Concerning a Stranger

Today’s reading is on 1 Kings 8:41-53.

I’ve said it before, and I’ll say it again: I can’t say I’m cut out for international missions work myself – but I am endlessly impressed with those who do. There are billions of people the world over who hold one of a wide variety of beliefs; the courage and fortitude to travel to those who need the hope of the true Gospel amaze me. Numerous friends who’ve done missions at one point or another over the year have all shown inspirational love for sharing the Lord’s word with many in need. When I read 1 Kings 8:41, I think of the stories I’ve heard of people around the planet they had one small encounter with and were able to introduce God’s light into the life of someone in desperate need of hope. I think of the Great Commission in Matthew 25:16-20, and of Acts 1:8 – the call to share God’s word to every corner of the earth is a clear & explicit calling of His people.

But also on my mind when thinking about this is a topic our church recently discussed: a shift on their budget from focusing on global missions to domestic, with our pastor sharing the startling projection that in the next ten years, an estimated 30% of evangelical churches in my state of Missouri are expected to close their doors for good. It’s easy to think of this passage in 1 Kings just as King Solomon asking God to listen to the pleas of those from foreign lands who visit His temple; but that statistic on my mind makes me think of the paramount importance of each of us considering ourselves missionaries, sharing the gospel in our personal world to a foreign people in need of the word of God. Balancing these thoughts when reading this passage makes me think of Ephesians 2. Paul reminds the church at Ephesus of their state before salvation – “remember that you were at that time separated from Christ, alienated from the commonwealth of Israel and strangers to the covenants of promise, having no hope and without God in the world.” Only the death of Christ reconciles us with God and with His kingdom, Paul says – “through him we both have access in one Spirit to the Father. So then you are no longer strangers and aliens, but you are fellow citizens with the saints and members of the household of God.”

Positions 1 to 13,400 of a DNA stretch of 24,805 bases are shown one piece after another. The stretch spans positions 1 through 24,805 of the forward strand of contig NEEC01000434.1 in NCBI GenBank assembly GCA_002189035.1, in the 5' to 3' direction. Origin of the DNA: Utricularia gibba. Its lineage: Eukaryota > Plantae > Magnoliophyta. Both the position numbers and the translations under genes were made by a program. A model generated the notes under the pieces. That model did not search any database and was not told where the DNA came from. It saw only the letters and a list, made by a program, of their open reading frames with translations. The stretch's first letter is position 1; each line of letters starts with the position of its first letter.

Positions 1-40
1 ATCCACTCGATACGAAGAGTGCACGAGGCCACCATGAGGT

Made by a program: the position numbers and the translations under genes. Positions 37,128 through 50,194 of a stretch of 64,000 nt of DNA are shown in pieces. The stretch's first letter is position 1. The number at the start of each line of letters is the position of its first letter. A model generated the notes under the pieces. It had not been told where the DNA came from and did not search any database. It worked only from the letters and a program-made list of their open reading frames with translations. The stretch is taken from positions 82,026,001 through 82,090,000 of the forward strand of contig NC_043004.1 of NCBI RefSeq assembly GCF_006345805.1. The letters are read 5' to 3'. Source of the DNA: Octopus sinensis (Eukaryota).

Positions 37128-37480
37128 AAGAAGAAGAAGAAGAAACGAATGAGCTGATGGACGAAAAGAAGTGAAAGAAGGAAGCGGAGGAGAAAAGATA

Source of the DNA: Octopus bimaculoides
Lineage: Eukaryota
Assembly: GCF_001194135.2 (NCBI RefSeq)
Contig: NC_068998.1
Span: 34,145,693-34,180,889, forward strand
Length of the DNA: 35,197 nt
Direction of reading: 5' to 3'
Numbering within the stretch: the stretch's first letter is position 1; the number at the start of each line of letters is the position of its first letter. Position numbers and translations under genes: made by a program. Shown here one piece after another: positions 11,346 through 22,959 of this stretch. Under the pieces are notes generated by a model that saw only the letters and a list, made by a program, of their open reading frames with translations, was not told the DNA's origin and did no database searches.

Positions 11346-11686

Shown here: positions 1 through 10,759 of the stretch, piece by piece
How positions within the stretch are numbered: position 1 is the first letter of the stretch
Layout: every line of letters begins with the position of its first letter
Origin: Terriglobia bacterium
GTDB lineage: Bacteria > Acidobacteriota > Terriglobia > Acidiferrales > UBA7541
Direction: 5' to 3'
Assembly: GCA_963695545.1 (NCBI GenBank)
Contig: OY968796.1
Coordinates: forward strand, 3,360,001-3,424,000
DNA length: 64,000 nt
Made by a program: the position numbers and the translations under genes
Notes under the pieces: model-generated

We can think of missions as something that only takes place in countries and cities states, countries, and half the planet away – but sometimes, with those billions of people who don’t know Christ – or don’t even know of Christ – chances are you will find at least one daily in your life, no matter who or where you are. Paul reminds us to remember the sobering truth of our past condition: each of us, no matter the date our spiritual rebirth happened, were once foreign to God’s people, but now we are loved & cherished by our Savior in the family of believers. Strangers and foreigners to the kingdom of God are in every corner of the earth, and the need to build up & send out missionaries will always be a great one, but the work of the people of God to spread His word to those alien to His grace is the duty of each of us, no matter where. I ask myself when thinking about this passage: am I doing enough to support missions around the globe, be it through prayer or giving or participation or any other support to take the gospel across the globe? But at the same time, am I living that same missionary life at home, acting as a citizen of the kingdom of God sharing His word with foreigners to the truth, so that they may come and pray and devote themselves to Him wholeheartedly? I’ve prayed over Isaiah 56:6-8 while considering these things, and I encourage you to do the same, and consider how you too can help the Lord’s house be called a house of prayer for all people, near and far.